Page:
Wiggins (2004) [35] Health visitor support or Community group support Standard services UK N = 498; Women living in deprived areas, who gave birth in the specified time period and of any ethnicity. Measure the impact and cost-effectiveness of two alternative strategies for providing support to mothers in disadvantaged inner city area. CCAa
Model-based economic evaluation
Battye (2012) [30] Befriending service (telephone helpline and one-to-one support by trained ‘befriender’ volunteers) No intervention UK Quantitative study: N = 39
Qualitative study: N not provided
Demonstrate value for money of Acacia Family Support’s service. CBA
Bauer (2011) [42] Universal health visiting (postnatal screening using EPDS and treatment [CBT + antidepressant]) Routine postnatal care UK Identification:
Hypothetical cohort of women for screening.
Hypothetical cohort of women with moderate to severe PND for the treatment
Identify and analyse the costs and economic pay-offs of PND interventions. CUAa
Campbell (2008) [28] Routine screening
programme (using PHQ-2) and treatments (antidepressants, psychological therapies or social support) according to severity of PND.
Current practice New Zealand N not provided; Mothers who gave birth in any 12 month period, regardless of the number of previous births Evaluate value for money of implementing a screening programme for PND. CUAa, CEAa
Hewitt (2009) [36] Identification
2. Beck Depression Inventory
1. Structured psychological therapy
2. Listening visit
(Both with preceding additional care)
Current practice UK Identification:
Hypothetical population of postnatal women (depressed or not) managed in primary care six weeks postnatally
Hypothetical cohorts of 1000 women with depression in the postnatal period
Evaluate the cost-effectiveness for a range of feasible identification strategies for PND in primary care.
Clarify from the NICE guidance whether treatment strategies were cost-effective compared with usual care.
NCCMH (2014) [38] Identification
1. EPDS only
2. Whooley questions followed by EPDS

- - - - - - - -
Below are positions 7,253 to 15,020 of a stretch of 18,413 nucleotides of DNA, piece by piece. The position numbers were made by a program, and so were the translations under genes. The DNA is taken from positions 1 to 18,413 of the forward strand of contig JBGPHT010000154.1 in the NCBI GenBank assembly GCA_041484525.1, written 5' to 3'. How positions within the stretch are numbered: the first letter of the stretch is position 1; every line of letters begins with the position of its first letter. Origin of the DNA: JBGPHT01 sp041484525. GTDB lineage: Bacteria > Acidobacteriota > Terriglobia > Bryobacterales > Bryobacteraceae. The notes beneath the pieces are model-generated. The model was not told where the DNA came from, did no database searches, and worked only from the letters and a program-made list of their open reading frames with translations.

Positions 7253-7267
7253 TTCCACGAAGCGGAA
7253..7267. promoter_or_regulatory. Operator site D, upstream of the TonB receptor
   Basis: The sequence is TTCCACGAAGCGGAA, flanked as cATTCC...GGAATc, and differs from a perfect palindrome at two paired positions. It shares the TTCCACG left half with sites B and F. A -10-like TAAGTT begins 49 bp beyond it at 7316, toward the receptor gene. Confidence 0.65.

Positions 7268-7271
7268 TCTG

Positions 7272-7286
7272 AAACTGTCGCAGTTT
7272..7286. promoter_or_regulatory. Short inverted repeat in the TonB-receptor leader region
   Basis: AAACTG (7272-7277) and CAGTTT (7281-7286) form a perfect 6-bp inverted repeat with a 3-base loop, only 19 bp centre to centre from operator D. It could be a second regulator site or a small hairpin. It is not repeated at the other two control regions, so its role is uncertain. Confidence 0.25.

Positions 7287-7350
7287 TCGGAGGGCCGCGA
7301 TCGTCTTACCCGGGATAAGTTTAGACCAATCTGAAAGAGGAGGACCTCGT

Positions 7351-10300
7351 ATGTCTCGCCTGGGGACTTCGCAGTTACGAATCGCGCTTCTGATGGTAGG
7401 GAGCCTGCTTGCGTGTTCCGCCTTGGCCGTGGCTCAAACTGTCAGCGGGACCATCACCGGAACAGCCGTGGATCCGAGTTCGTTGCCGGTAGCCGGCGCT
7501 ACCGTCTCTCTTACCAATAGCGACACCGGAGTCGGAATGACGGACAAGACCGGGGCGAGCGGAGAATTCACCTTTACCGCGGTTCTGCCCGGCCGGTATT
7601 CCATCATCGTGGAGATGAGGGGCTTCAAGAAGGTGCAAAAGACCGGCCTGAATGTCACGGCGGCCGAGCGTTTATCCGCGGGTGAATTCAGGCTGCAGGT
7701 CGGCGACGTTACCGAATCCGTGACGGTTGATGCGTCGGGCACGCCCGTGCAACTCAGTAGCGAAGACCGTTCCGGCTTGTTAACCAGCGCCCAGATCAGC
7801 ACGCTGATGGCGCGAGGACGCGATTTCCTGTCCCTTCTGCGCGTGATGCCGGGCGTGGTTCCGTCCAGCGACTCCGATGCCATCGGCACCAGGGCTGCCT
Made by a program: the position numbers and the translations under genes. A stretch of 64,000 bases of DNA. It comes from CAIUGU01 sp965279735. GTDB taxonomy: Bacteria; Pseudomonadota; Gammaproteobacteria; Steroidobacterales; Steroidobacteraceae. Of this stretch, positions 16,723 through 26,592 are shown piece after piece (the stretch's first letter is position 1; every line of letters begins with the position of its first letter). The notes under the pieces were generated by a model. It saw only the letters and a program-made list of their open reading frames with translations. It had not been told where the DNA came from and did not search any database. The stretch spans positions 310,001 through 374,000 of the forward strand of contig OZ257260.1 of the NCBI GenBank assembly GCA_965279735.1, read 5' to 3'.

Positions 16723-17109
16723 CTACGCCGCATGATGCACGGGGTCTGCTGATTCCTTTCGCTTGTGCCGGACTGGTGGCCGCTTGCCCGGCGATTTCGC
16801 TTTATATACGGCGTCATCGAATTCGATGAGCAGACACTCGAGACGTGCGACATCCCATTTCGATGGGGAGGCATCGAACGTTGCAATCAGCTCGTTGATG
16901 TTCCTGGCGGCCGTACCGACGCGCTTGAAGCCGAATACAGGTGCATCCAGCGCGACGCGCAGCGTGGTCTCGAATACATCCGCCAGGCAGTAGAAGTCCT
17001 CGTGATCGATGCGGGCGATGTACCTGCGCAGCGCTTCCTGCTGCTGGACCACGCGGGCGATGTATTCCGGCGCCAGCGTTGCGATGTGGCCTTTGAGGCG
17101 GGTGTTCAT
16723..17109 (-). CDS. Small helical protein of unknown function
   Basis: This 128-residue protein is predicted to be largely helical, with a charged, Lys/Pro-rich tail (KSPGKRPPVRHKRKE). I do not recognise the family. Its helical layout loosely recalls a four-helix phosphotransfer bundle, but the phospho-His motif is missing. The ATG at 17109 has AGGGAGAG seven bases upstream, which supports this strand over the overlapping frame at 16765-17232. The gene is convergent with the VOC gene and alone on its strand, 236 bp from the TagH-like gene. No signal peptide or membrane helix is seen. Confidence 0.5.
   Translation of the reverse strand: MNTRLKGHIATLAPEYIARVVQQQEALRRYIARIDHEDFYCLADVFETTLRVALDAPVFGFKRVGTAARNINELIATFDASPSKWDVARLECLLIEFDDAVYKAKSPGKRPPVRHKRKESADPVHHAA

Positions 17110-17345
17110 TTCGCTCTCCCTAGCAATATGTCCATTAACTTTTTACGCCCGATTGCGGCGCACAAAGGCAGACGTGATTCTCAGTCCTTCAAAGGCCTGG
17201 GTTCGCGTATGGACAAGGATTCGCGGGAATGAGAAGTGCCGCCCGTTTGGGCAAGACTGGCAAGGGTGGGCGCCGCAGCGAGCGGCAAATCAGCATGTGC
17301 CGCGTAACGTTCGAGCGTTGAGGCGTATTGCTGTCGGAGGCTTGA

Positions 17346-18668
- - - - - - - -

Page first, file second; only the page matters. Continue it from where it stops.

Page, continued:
3. Whooley questions followed by PHQ-9
1. Facilitated self-help based on CBT principles
2. Listening visits
(Both in addition to standard postnatal care)
Standard care UK Identification:
Hypothetical cohorts of 1000 postnatal women undergoing screening for depression.
Hypothetical cohorts of 1000 women with sub-threshold/mild to moderate depression
Assess the relative cost-effectiveness of formal identification methods for PND.
Assess the cost-effectiveness of different types of psychological and psychosocial, relative to standard postnatal care alone.
Stevenson (2010) [40] Group CBT RPC UK Secondary RCT N = 45; Women meeting a standardised PND diagnosis or scoring EPDS threshold ≥12. Evaluate the clinical effectiveness and cost-effectiveness of group CBT compared with currently used packages. CUAa
Taylor (2014) [34] Social support (e.g. advocacy, befriending) No intervention UK Estimated N = 100; Women assessed as vulnerable to PND, either as a self-referral, or referred via the mid-wife/GP. Determine the benefits and costs of the Perinatal Support Project to prevent PND. CBAa
  1. CBA Cost-Benefit Analysis, CBA Cognitive Behavioural Approach, CBT Cognitive Behavioural Therapy, CCA Cost-Consequence Analysis, CEA Cost-Effectiveness Analysis, CMA Cost-Minimisation Analysis, CUA Cost-Utility Analysis, EPDS Edinburgh Postnatal Depression Scale, NCCMH National Collaborating Centre for Mental Health, PBDU Parent baby day unit, PHQ Patient Health Questionnaire, RCT Randomised Controlled Trial, RPC Routine primary care
  2. aNot explicitly stated by authors